With so many variables in itineraries, vessels, levels of luxury, price, and trip lengths to wrestle with, it makes sense to let Stride help you sort through all the possibilities. And sooner than you may think, you can experience the same wonders that have captivated polar explorers for more than a century.
Travel to Antarctica: Before you go
Warning: obvious statement ahead. It gets cold! So pack very warmly. Consider thermal undergarments, and breathable layers. Some excursions will involve being out on the water among icebergs, so also consider waterproof outer-layers. Cold can be alarmingly disorienting, so if you get cold easily, talk to your doctor about any precautionary measures or tips they recommend.
You may also want to consider any anti seasickness measures. Waters can be unpredictable, and you’ll be spending a lot of time aboard ship. Some tips to keep in mind: eat lot’s of crystallized ginger! Dramamine is also extremely effective for some. Talk with a doctor to figure out what will work best for you.
Antarctica does not have a governing body, and no permanent residents. All visitors, whether business or pleasure, are temporary. For this reason, you only need to ensure that your passport is valid for at least 6 months prior to your trip. No visa is required if you plan to stay less than 90 days.
Safety Considerations When Traveling to Antarctica
Keep in mind is that there are no public hospitals, pharmacies, or doctors offices in Antarctica. If you get sick or hurt, you will be relying on your cruise’s available resources, which while sufficient for normal ailments, will be minimal for anything extreme.
As mentioned above, be prepared for the cold and bring any anti seasick measures.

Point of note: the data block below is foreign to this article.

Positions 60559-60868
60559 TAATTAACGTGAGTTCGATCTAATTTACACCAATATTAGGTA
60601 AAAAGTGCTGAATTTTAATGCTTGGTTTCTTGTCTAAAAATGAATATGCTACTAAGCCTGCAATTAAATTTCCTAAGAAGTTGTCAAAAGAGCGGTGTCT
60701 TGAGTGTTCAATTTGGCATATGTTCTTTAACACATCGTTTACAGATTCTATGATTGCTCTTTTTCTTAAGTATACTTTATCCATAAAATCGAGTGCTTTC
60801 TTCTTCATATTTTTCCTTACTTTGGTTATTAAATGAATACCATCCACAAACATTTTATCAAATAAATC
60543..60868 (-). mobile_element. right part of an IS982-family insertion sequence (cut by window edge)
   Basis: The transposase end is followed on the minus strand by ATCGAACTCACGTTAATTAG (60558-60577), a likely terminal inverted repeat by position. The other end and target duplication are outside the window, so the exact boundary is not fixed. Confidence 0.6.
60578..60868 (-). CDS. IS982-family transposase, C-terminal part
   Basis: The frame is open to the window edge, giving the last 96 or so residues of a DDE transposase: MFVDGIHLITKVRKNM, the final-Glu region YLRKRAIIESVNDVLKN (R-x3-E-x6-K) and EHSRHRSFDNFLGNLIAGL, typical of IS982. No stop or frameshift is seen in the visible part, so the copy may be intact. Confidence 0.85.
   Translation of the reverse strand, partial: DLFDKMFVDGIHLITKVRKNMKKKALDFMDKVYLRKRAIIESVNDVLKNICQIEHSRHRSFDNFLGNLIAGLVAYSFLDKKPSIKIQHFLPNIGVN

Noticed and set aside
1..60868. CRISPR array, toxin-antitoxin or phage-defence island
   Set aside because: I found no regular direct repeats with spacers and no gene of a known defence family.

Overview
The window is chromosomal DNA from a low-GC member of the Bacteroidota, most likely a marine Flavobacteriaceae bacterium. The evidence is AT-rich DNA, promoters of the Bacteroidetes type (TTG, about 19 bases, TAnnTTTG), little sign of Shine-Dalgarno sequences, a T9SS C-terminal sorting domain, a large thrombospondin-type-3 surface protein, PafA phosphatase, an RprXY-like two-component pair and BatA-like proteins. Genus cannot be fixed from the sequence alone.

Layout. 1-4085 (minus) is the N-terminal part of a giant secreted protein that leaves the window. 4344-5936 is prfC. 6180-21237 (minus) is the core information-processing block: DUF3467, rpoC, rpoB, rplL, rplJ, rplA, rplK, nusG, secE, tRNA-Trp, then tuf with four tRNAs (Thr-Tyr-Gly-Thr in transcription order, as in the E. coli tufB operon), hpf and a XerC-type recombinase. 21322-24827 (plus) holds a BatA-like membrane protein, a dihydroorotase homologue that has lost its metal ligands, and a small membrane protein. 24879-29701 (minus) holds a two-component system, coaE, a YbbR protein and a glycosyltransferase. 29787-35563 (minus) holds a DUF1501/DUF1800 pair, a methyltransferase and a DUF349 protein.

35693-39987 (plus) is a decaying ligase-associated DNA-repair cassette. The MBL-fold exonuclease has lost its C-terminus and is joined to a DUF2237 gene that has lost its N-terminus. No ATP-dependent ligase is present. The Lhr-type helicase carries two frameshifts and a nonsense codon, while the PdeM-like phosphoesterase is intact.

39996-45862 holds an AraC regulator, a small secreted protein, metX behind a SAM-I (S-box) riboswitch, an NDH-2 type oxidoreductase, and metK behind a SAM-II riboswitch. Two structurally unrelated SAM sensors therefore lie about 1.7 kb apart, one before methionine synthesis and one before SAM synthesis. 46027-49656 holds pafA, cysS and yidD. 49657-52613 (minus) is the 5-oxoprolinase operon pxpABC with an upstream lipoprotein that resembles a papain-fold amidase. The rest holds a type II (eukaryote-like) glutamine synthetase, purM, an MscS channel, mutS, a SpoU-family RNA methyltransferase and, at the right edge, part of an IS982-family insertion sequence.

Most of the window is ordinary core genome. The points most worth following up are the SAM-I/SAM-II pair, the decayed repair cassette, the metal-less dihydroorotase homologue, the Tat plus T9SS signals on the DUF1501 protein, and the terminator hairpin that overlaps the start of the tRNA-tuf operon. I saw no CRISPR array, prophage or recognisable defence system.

As highlighted by the CDC, you will be traveling with people from all over the world, in close quarters, and for an extended period of time. The risk of influenza, measles, and mumps is increased because of this, so especially for older travelers and children it will be important to ensure you are up to date on all these vaccines.
97 Antarctica Tour Reviews - Summary
Antarctica via Buenos Aires October 20185.0
So many highlights but getting to see penguins, seals and whales at close
quarters was unforgettable
The expedition leader and all the staff in the team were really helpful,
knowledgeable and friendly
Spend time in Argentina before or after your trip. I wish I had tagged a few
extra days on to do hhis
Operator Exodus Travels
Antarctica, Falklands and South Georgia February 20185.0
Falklands, South Georgia and the Antarctic Peninsula with landings by Zodiac
in remote bays where we experienced close encounters with the wildlife,
especially penguins and seals and whales swimming alongside the boats. The
scenery was stunning especially sailing close to the icebergs. We were
superbly looked after on the ship and the cabins and public areas were warm
and welcoming and the staff couldn't have been more helpful. The food was
excellent and plentiful and they catered well for my gluten free requirements
as I am Coeliac. The expedition staff were knowledgeable as we had experts on